The Defendant agreed to limit the costs they sought from the Claimant to those recovered from the Insurers plus the success fee of £385.50. Nevertheless, on a point of principle, the Claimant issued a Part 8 Claim Form seeking an assessment of the profit costs and success fee elements of the Defendant’s bill.
DJ Bellamy assessed the Defendant’s bill at basic costs of £1,392 plus VAT and a success fee of £208.80 plus VAT on the basis that CPR 49.6(2) applied and so the Defendant was entitled to recover more from the Claimant than had been recovered from the Insurers to the original claim.
The Claimant appealed on the basis that CPR 46.9(2) should not apply because she had not provided her informed consent to being charged more by the Defendant than the amount recovered from the Insurers. The Claimant contended that, in order to provide informed consent, she should have been provided with enough information to balance up and have knowledge of her likely liability, for example, information about the fixed costs that might be recoverable as against the Defendant’s estimate of their costs.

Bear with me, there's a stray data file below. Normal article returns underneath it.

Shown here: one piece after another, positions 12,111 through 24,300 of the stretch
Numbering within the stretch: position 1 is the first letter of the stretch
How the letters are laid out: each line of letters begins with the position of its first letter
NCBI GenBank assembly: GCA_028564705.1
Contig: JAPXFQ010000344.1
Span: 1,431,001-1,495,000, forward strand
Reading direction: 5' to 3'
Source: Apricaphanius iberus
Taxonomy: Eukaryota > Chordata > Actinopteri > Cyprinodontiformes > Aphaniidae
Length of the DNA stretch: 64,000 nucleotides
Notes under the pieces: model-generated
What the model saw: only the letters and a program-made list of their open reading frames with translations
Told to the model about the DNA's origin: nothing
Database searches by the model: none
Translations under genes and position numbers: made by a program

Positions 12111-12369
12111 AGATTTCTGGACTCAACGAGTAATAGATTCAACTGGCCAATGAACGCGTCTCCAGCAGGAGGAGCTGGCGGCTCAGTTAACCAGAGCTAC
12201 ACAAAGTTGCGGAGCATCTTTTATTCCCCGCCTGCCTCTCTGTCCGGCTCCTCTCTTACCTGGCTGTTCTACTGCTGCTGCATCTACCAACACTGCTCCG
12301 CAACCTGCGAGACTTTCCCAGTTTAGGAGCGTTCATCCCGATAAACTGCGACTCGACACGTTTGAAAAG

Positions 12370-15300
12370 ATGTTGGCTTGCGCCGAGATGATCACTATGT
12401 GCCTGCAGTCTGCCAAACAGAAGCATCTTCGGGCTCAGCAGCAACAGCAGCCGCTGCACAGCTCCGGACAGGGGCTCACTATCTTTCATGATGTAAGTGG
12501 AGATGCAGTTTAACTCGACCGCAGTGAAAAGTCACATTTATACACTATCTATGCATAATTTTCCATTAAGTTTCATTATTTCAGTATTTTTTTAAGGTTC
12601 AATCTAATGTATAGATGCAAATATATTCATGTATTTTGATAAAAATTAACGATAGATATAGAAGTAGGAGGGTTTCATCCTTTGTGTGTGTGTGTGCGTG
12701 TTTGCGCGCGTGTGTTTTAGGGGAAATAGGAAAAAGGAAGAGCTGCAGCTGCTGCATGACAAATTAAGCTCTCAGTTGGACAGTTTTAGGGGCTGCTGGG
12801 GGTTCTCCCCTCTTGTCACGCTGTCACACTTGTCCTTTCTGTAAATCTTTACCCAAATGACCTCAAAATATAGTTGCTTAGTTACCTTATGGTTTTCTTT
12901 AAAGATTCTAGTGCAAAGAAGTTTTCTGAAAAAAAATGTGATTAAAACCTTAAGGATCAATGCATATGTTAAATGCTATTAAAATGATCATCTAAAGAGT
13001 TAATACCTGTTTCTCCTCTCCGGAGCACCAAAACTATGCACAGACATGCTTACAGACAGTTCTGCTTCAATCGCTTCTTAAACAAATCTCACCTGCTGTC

The Defendant argued that CPR 46.9(2) did not require informed consent, merely a written agreement that is sufficiently clear that the solicitors have the right to recover more from the Claimant than the amount recovered from the other side.
Lavender J began his judgment with a discussion of the fiduciary relationship between solicitor and client. He went on to discuss the relationship between CPR 46.9(2) and CPR 46.9(3) and considered Herbert v HH Law  2 Costs LR 261. The key paragraphs of his decision are  –  where he states (my emphasis):